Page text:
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Dan 88

Is Mr.Surfacer 1000 acrylic??

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I just got a bottle of Mr.Surfacer today and I wanted to know like the title says, and also how do I use it. ;)

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I beleive that Mr Surfacer is lacquer based.You can apply it with a brush to hide small scratches or seams.It can also be used as a primer,if airbrushing just thin it well,around 60% with lacquer thinner ,otherwise it will spray "spiderwebs".It is also excellent primer for Alclad II. ;)

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I just got a bottle of Mr.Surfacer today and I wanted to know like the title says, and also how do I use it. :bandhead2:

Ive always thinned mine down with ACETONE, its much less hotter than lacquer and wont tend to melt the plastic.

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Ive always thinned mine down with ACETONE, its much less hotter than lacquer and wont tend to melt the plastic.

Huh?!

Acetone is one main ingredient of liquid plastic glues. It definitely is a solvent for styrene.

I do believe that it works as a thinner for Mr. Surfacer, since it evaporates quickly, but don't feel too safe when using it around styrene.

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Ive always thinned mine down with ACETONE, its much less hotter than lacquer and wont tend to melt the plastic.

Huh?!

Acetone is one main ingredient of liquid plastic glues. It definitely is a solvent for styrene.

I do believe that it works as a thinner for Mr. Surfacer, since it evaporates quickly, but don't feel too safe when using it around styrene.

Yeah, what I should have added was, dont go overboard on getting it on the plastic, cause it will melt it if you get to much on their.

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Yes, the particulate in Mr. Surfacer is acrylic. The carrier (thinner) is lacquer based, however. When Alclad says to use an acrylic lacquer primer for their paints, Mr. S is the kind of thing they're talking about.

For airbrushing, it thins well with lacquer thinner, and as long as you don't pool it on, you won't have any issues with crazing, plus the LT will give the paint more bite. Build your paint coat up slowly and it'll be fine. It does have to be thinned pretty heavily, though. If it's not quite thin enough, you will get a stringy, spider-web like build-up of Mr. S off the end of your airbrush; if this happens, just add more thinner. Any surface imperfections can be wet sanded out with some super fine paper after the Surfacer has cured. If you need a shinier surface (say, for Alclad over top), a light wet sand to even out the surface, followed by a buffing with a clean, lint free cloth will give a good shine. It's really pretty simple stuff to use, though as always, you'll want to expeiment on a paint hulk first, before attacking your latest build, just to get a better feel for how it works.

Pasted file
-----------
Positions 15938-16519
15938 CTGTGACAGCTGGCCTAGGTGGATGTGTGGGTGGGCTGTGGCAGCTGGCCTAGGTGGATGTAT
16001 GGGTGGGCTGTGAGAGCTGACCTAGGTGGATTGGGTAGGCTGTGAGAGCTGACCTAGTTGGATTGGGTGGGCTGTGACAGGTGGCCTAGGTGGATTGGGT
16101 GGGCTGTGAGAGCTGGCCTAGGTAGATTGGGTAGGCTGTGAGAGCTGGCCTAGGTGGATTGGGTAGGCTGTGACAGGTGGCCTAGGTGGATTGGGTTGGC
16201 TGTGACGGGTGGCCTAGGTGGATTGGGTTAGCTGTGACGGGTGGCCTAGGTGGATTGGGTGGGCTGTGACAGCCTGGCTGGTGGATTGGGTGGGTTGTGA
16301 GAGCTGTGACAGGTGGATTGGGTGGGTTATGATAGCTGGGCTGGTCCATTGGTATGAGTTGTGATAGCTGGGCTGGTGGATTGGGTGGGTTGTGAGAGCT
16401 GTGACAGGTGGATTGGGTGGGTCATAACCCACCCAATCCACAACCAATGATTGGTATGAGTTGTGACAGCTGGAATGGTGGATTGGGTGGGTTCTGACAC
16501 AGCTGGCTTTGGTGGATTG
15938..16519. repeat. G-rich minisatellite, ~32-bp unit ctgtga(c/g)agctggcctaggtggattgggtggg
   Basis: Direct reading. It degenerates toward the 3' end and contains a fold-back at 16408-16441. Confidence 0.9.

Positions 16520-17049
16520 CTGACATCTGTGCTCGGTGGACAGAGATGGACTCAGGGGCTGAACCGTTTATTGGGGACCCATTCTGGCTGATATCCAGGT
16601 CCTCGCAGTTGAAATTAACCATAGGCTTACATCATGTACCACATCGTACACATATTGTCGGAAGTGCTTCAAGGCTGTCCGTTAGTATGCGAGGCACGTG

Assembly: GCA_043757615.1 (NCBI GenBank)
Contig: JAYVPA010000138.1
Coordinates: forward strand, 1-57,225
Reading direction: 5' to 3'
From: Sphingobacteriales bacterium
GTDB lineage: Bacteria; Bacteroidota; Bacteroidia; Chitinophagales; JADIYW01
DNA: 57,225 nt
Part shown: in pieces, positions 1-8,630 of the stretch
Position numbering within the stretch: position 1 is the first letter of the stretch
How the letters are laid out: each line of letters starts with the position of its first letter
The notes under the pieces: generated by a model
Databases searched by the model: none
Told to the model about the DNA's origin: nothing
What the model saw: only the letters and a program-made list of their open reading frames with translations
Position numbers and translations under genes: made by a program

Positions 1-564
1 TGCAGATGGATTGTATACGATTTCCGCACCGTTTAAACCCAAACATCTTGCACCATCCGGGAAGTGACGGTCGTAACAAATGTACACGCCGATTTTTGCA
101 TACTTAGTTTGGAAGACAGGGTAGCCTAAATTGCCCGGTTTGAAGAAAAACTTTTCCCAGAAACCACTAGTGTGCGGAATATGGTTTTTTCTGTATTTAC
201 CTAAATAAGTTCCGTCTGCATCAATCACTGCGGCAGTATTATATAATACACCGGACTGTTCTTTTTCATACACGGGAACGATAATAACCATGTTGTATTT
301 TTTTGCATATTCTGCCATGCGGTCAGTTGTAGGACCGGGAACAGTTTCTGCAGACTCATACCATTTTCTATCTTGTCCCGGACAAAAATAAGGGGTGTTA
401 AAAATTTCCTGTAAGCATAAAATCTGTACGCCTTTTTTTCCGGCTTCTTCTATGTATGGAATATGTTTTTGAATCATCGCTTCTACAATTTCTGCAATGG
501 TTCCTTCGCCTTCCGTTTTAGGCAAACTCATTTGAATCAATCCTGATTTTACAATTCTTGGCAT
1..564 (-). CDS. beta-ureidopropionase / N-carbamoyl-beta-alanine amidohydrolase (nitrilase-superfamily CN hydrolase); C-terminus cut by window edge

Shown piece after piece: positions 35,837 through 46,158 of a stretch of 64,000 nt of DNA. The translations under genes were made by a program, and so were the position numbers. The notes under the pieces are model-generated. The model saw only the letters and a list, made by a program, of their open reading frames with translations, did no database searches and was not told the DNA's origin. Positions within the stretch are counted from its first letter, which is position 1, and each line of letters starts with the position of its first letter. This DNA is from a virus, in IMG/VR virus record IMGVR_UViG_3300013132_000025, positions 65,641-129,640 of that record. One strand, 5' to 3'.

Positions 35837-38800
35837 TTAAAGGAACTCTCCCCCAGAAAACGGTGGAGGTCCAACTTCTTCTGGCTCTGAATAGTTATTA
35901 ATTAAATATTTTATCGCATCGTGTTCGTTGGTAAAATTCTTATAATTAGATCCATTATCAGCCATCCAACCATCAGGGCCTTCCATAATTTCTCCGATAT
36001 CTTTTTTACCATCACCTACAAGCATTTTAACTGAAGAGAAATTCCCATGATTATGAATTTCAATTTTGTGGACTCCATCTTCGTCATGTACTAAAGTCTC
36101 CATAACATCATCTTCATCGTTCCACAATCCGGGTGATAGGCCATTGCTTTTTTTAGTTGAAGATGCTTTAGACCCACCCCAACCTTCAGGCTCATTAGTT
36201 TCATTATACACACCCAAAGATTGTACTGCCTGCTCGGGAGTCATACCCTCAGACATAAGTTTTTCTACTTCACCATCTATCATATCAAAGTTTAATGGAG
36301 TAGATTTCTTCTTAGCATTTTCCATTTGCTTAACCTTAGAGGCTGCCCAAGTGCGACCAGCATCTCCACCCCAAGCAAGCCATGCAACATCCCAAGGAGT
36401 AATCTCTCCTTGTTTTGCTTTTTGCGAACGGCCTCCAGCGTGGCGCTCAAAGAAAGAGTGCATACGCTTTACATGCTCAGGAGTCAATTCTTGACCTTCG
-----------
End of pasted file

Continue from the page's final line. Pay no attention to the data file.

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MS 1000 is a very fine pigment filler and works best as a primer or minimal surface imperfections. MS 1200 is even finer. MS 500 is a larger pigment and works better for filling larger voids. They will shrink. It is acrylic. Custom car painters used to do a thing called cobwebbing by shooting unthinned acrylic at high pressure (sounds like the spiderwebbing mentioned above). I don't think it's lacquer based as it doesn't affect the plastic surface beneath it. You can remove it (even after it's dry) with 91% alcohol which is what I use to thin it.

Mike

a

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...cheaper and non-toxic. Works fer me.

Edited by MikeMaben

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MoFo is completelycorrect, except that the filler is also Al2O3 (Alumina) combined with acrylic particles, which is why it sands into a fine powder.

Thin with Gunze Thinner (Lacquer)

Have fun

Adrian

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